Guapo Black Oni

[Ipecac; 2005]

Rating: 3.5/5

Styles: progressive rock, avant-prog, experimental rock, doom metal
Others: Mr. Bungle, King Crimson, Circle, Fantomas, Magma


Guapo's Black Oni, the London trio's sixth full-length, is allegedly the second in a musical triptych of albums which began with last year's Five Suns, released on Cuneiform (the third and final part is anticipated to be released on Neurot Recordings later this year). This time around, the band's kindred spirits at Ipecac Recordings have opted to be the vehicle for this release. Needless to say, Black Oni is very much spiritually aligned with many of the other offerings on the label's roster, with its combination of technical, progressive time signature changes, horror-film keyboard melodies, jazz-inflected bridges and overtones, a muscular rhythm section, propensity toward experimentation, and dark, schizophrenic musical energy.

Though the record does not exactly break new ground with regard to contemporary progressive rock, Guapo play it well, bridging the gap nicely between the melodic and timeless work of King Crimson and the much more minimalistic, experimental work of contemporary avant-prog artists like the Finnish band Circle. The album is essentially a single piece (read: concept album) broken up into five distinct "symphonic" movements, simply numbered "I"-"V." The fifth and final movement is unmistakably the album's highlight. Brooding, epic, and majestic, this piece is a sprawling, but masterfully successful exercise in composition, tone, and form that at times flirts with non-Western musical scales.

While the first, second, and fifth movements tend to adhere to a more traditional neo-progressive formula, the third and fourth are much more subdued and minimal, veering into almost dark ambient territory at times. Ominous and leaden, the fourth movement features eerie dissonant strings and tone clusters that almost recall Penderecki's modern classical piece "The Dream of Jacob" from 1974. The third movement is a particularly cinematic piece that serves as a showcase for Daniel O'Sullivan's impressive Fender Rhodes playing, which also imparts upon Black Oni a measure of jazz fusion. In fact, John Zorn's inspirational presence is felt on the record; at times, quite palpably. Like the John Zorn album Naked City, or the Zorn-produced proper debut record from Mr. Bungle, Black Oni features quiet, jazz-flavored interludes punctuated by bursts of musical ferocity and stunning dexterity.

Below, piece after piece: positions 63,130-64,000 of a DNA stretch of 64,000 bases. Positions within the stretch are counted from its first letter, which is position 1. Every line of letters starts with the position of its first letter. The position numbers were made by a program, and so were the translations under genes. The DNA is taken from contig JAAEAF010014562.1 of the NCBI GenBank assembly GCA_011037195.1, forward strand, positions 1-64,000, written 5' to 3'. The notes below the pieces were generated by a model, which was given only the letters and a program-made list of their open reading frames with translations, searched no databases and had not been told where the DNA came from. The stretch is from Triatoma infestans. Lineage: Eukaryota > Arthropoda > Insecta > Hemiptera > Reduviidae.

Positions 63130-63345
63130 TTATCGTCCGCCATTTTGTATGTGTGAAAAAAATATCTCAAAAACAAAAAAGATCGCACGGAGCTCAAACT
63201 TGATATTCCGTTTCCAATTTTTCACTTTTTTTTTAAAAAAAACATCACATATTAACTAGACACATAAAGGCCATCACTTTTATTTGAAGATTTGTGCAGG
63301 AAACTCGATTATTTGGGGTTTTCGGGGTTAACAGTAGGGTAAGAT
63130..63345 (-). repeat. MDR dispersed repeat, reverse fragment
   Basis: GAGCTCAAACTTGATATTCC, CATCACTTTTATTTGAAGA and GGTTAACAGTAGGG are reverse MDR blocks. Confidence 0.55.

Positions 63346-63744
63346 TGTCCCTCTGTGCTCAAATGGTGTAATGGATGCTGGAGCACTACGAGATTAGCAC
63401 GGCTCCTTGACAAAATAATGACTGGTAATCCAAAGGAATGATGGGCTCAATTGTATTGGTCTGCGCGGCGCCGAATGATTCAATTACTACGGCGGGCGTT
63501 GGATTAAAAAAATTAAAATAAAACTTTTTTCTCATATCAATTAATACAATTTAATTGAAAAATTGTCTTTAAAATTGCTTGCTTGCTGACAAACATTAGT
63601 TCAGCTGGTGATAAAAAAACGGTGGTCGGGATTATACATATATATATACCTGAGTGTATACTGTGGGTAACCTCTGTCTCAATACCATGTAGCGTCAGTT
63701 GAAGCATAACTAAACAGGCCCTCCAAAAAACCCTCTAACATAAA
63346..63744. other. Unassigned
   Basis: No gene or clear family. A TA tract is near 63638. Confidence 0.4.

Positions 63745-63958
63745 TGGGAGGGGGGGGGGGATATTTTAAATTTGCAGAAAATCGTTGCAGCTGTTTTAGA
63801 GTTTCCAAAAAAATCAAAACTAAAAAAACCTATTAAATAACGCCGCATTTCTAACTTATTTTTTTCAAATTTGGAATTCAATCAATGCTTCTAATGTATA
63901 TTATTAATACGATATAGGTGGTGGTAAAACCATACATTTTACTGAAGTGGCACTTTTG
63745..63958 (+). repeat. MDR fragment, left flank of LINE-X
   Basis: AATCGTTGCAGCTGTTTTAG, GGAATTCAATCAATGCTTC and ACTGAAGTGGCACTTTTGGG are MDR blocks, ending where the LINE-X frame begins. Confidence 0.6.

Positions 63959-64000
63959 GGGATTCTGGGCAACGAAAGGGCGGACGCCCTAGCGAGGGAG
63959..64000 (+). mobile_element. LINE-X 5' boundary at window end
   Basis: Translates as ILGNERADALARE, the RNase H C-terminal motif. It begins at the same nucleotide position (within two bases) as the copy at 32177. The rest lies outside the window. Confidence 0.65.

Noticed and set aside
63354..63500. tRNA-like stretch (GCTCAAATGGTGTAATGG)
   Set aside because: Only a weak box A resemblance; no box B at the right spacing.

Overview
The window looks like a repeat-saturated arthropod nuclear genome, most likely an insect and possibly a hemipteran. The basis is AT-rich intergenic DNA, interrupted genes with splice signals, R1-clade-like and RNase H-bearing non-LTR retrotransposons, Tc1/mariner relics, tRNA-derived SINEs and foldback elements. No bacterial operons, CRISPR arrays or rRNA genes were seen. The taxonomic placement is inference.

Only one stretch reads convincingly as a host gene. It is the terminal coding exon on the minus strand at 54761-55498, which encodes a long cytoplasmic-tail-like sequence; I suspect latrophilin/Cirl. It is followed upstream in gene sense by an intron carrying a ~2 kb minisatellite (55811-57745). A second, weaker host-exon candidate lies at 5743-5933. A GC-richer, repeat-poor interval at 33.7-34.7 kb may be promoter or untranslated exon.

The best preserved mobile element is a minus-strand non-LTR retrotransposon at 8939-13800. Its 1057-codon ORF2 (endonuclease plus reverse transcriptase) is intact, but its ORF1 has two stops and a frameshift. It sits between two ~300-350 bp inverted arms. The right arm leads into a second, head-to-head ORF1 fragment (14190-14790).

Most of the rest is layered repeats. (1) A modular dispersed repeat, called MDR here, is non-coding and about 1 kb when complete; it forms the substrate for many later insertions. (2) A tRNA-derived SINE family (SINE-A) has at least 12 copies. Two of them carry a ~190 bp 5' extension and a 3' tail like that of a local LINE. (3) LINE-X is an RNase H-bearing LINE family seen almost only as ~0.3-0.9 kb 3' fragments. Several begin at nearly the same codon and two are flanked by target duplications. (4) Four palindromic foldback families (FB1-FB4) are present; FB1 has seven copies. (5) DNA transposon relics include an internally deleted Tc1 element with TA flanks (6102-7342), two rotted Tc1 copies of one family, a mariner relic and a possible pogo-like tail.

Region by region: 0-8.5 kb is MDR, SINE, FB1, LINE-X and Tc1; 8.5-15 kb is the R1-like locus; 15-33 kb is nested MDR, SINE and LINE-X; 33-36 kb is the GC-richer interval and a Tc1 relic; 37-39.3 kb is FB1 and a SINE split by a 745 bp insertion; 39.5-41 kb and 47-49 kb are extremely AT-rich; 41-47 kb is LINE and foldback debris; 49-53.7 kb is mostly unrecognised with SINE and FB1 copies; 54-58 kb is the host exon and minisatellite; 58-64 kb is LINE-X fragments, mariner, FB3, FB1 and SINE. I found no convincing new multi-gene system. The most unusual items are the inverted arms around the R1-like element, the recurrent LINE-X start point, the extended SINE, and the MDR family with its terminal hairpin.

While the album, as a whole, demonstrates the not inconsiderable level of technical proficiency possessed by the band, the musical showmanship on Black Oni is kept remarkably low-key. Mercifully, Guapo sacrifice the overly cerebral for the pleasantly cinematic on this outing. This, however, is not to say that there aren't moments of technical brilliance to be found here. The time changes and composition on the album's final piece are executed perfectly, culminating in a single movement that serves as one of the most memorable pieces of contemporary progressive rock in years. Furthermore, the trio sounds impressively tight. As a whole, this is the type of record that makes the listener long to hear live interpretations of these pieces. If their studio recordings alone are any indication, these guys must really rock live.

1. I.
2. II.
3. III.
4. IV.
5. V.

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